The Special Educators of Excellence in Diverse Settings scholarship aims to address the severe shortage of special education teachers in the United States
The Department of Education has given the College of Education and Integrative Studies a grant worth $1.1 million for students wishing to study special education.
Thanks to the grant, the Special Educators of Excellence in Diverse Settings (SEEDS) scholarship was created.
SEEDS offers funding for students to earn both their teaching credential and a master’s degree.
It aims for select post-baccalaureate students who are pursuing a master’s degree in moderate/severe special education or adapted physical education (APE), which is a specialized program offering physical education to students with disabilities, to receive full tuition funding.
The scholarship is applicable to students getting their first teaching credential in special education and is intended to encourage students to pursue a career in education to fill the intense need for teachers specializing in moderate/severe special education.
This grant will essentially cover 63 full tuition scholarships over a five year span. This includes textbooks, technology used for the program and special conference fees.
Assistant Professor Joanne Van Boxtel said there is a national and regional shortage of special education teachers.
“It’s probably the biggest reason it’s [special education] so critical right now,” she said.
The SEEDS scholarship is meant to combat the critical shortage of special education teachers and encourage students to pursue the specific facet in education focusing on kids with special needs or disabilities.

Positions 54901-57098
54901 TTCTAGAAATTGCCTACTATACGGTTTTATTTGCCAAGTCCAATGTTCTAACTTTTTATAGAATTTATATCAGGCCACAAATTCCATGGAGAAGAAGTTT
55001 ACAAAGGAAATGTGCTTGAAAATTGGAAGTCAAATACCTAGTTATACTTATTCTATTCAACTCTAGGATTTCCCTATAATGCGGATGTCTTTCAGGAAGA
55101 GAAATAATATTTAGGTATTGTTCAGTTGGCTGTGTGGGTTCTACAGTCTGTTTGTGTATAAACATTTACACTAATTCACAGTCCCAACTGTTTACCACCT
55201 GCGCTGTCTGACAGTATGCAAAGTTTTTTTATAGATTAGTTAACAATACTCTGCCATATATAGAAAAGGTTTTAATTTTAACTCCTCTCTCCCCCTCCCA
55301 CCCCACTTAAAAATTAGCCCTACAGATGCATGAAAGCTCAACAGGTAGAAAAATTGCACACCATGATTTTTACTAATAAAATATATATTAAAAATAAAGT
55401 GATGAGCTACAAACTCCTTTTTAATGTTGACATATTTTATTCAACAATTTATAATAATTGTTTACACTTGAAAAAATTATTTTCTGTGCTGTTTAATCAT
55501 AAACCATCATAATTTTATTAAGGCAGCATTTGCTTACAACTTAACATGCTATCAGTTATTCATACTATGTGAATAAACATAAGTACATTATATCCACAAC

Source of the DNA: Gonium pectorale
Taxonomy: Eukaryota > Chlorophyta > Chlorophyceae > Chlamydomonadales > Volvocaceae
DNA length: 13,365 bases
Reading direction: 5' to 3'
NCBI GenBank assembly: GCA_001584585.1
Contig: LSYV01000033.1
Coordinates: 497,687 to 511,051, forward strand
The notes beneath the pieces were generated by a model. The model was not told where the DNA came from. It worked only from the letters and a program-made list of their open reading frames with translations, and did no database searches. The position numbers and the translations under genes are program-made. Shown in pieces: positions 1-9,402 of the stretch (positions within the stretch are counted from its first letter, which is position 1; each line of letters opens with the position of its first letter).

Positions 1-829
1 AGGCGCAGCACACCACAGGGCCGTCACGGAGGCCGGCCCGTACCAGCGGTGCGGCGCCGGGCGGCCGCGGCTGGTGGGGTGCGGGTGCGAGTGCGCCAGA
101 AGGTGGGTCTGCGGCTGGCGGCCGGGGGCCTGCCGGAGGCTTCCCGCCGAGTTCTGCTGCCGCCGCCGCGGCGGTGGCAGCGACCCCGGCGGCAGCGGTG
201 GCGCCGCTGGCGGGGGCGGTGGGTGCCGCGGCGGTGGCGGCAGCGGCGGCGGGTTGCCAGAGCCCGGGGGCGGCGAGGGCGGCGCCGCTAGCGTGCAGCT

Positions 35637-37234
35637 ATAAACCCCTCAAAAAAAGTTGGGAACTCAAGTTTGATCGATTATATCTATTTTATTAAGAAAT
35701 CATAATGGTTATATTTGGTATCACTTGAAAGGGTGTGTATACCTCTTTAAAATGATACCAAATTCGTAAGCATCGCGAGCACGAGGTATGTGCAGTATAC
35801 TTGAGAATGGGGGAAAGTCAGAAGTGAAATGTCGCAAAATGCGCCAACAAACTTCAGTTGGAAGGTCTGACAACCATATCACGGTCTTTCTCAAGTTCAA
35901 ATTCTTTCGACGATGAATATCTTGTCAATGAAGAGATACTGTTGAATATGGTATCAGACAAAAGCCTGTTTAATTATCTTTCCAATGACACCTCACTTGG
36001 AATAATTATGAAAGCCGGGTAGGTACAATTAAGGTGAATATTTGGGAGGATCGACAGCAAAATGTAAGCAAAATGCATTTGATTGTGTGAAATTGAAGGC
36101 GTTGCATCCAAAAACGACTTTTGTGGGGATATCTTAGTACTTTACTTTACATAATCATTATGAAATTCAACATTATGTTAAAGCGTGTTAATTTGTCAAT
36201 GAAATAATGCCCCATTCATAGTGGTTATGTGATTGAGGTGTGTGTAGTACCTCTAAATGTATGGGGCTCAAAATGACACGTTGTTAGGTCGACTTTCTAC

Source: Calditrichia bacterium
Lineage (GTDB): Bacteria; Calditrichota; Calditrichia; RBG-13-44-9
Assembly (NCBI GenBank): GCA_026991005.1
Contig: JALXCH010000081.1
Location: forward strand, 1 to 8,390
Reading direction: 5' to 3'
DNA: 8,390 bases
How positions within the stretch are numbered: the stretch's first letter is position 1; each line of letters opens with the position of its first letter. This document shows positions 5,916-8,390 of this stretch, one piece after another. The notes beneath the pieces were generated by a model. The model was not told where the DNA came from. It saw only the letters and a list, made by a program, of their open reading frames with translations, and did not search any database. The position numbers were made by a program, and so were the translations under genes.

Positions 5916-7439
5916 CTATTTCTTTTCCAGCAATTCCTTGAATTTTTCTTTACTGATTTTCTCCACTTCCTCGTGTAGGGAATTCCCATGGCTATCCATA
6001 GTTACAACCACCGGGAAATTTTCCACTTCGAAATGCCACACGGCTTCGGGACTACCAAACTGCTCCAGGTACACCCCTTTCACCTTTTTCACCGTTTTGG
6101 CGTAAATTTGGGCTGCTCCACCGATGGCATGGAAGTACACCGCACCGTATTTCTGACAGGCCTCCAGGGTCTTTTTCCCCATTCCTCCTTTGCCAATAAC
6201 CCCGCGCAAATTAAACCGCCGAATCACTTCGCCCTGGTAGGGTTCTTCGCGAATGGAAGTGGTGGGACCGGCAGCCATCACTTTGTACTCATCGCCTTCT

“The main goal is to put more quality teachers into special education classrooms for students with more intensive learning needs and APE programs,” said assistant professor and director of SEEDS Heather Wizikowski.
The federal grant was awarded to the school in January and this is the first year the scholarship has been offered.
After outreach and recruitment at different school districts and community colleges, the program has received a good response. As of Sept. 19, the scholarship has had 20 applicants.
Due to the controlled funds, approximately 15 scholarships can be awarded each year.
Five students have already been awarded this scholarship: two within special education and three studying adapted physical education.
“I am extremely grateful to be a recipient of the SEEDS scholarship,” said Elizabeth Morgan, one of the recipients of the scholarship. “This scholarship allows me to fulfill my dream of becoming a special education teacher without the financial burden of student loans. I am able to focus on my class work and on working with my students to try to learn as much as possible so that I can be prepared when I step into my own classroom.”
Applicants must have at least a 3.0 GPA, acceptance into either credential program (special education or APE), completion of the scholarship application and undergo an interview with Van Boxtel, Wizikowski and Adaptive Physical Education Program Coordinator, Beth Foster.
Another requirement for the scholarship is that recipients must fulfill a service obligation for the federal government. For every year of funding, graduates are required to work two years in moderate/severe special education or APE.
Deferred Action for Childhood Arrivals (DACA) students are also eligible to apply for the scholarship.
April 1 is the deadline for fall applications and the spring semester deadline is Oct. 1.
“This scholarship really has been an amazing gift and I am very honored to have been chosen,” Morgan said.
Show Comments (0)